Jon Russell was Asia Editor for The Next Web from 2011 to 2014. Originally from the UK, he lives in Bangkok, Thailand. You can find him on T Jon Russell was Asia Editor for The Next Web from 2011 to 2014. Originally from the UK, he lives in Bangkok, Thailand. You can find him on Twitter, Angel List, LinkedIn.
Jelly, the question and answer app for iOS and Android started by Twitter founder Biz Stone, has broken out of the shackles of its strict Q&A format after introducing replies to the service.
Previously, all communication on Jelly was either a question or an answer in response to said questions, but now users can keep the conversation going to add context or just maintain a dialogue.
Stone himself explains more on the Jelly blog:
People are brimming with extra information, opinions, recommendations, questions about questions, and more. Not everything fits nicely into a formal question or specific answer. So today we’re launching a more freeform way to help share what you know in the form of Replies.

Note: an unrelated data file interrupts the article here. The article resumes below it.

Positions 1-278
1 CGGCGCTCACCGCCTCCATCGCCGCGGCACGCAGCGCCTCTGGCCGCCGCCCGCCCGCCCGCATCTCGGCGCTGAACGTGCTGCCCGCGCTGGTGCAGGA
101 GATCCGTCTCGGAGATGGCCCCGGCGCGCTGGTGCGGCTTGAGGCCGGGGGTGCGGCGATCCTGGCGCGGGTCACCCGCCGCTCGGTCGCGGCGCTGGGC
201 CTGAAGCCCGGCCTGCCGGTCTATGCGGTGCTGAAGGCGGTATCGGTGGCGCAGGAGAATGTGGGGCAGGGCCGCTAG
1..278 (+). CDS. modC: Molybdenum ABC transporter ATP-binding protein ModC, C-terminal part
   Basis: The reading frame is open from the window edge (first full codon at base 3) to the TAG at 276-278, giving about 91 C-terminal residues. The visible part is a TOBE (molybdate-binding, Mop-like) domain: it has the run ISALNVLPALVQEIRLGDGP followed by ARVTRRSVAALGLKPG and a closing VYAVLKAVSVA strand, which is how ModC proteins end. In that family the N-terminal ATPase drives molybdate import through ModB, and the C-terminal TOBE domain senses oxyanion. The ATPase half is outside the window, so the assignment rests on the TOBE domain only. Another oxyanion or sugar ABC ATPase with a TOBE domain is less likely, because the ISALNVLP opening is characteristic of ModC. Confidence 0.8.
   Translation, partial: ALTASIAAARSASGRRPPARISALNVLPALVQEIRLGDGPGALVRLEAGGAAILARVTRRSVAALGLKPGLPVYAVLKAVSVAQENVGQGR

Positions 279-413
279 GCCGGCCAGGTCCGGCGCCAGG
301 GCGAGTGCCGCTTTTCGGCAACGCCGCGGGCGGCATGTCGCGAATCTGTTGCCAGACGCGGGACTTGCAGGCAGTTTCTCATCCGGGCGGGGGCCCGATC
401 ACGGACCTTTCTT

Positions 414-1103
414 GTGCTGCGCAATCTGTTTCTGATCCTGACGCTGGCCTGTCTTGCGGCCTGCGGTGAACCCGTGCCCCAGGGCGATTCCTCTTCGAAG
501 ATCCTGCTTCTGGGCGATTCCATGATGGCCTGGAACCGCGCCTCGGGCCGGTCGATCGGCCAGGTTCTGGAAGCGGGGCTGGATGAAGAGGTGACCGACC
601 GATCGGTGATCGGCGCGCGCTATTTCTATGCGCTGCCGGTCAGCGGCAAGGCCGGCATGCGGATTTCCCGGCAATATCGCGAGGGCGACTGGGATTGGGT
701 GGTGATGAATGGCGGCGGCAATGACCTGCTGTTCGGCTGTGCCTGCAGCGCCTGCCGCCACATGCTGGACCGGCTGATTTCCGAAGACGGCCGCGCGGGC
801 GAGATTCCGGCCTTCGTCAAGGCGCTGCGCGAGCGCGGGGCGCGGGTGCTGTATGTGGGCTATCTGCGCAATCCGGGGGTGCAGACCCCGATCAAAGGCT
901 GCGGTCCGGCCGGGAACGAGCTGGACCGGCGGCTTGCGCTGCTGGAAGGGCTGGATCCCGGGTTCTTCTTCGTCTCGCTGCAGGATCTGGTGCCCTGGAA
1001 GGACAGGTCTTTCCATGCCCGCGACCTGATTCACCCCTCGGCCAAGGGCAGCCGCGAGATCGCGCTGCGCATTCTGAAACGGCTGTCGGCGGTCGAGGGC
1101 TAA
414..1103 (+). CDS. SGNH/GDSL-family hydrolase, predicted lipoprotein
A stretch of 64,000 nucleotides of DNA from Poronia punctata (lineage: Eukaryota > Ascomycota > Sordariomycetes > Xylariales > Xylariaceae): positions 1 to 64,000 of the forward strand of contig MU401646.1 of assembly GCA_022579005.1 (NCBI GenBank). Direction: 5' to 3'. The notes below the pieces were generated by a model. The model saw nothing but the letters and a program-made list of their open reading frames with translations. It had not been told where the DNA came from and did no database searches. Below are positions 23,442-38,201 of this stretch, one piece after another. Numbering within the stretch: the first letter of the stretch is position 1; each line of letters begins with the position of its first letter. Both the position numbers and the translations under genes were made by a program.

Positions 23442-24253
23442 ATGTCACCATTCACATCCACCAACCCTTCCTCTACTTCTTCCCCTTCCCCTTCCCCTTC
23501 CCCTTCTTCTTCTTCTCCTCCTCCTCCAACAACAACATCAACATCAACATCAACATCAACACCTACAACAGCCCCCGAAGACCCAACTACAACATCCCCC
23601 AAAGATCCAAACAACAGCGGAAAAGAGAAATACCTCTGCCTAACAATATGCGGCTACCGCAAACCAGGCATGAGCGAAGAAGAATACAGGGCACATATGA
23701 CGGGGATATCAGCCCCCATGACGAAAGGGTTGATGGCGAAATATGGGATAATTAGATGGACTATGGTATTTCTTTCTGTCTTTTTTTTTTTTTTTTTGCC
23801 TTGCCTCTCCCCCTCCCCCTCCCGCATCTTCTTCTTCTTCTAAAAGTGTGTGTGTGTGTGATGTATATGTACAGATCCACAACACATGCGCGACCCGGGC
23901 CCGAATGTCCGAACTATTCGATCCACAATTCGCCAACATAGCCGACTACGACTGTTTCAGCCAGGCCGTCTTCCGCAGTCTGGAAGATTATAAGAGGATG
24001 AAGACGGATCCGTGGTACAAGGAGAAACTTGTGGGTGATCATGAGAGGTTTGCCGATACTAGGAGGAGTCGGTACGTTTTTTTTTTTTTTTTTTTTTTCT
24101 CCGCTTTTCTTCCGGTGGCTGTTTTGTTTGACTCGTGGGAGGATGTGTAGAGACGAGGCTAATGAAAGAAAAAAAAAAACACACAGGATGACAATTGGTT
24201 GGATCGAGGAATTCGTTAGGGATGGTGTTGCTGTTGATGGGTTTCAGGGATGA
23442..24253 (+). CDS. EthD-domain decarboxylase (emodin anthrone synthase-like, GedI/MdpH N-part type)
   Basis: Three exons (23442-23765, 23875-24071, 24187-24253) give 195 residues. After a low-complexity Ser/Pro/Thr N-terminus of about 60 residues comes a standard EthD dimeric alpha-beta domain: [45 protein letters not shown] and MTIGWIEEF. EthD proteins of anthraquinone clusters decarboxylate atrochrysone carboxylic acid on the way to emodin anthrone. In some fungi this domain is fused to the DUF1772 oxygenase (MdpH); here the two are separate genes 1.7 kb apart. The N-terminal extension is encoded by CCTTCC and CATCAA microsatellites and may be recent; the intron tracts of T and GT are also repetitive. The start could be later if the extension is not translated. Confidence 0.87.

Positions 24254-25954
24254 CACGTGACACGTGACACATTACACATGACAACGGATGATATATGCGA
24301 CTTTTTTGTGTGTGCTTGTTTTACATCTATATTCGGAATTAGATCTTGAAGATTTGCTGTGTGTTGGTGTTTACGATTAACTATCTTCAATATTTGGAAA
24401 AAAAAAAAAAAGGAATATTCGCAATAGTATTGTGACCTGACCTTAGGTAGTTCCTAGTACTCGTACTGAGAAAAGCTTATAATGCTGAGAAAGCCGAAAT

Any answer on Jelly can be replied to and the replies are public. This can help clarify the original question, add more context, turn into a conversation, or, well, who knows.
Jelly launched in January of this year as an answer to crowdsourcing information from your social networks, adding location-based answers in March. While many people — particularly Twitter fans — flocked to the service early on, we suspect that their interest has wavered over the past five months. At least, that’s been the case for many of us here at TNW.
Adding replies will almost certainly boost engagement from those who stayed loyal to the service, while it may also encourage others to return back for a second look or download it for the first time.
What do you think? Does the introduction of replies make Jelly more appealing to you?
Related: Jelly for Android and iOS is more than just beautiful, but how useful it can be is up to you
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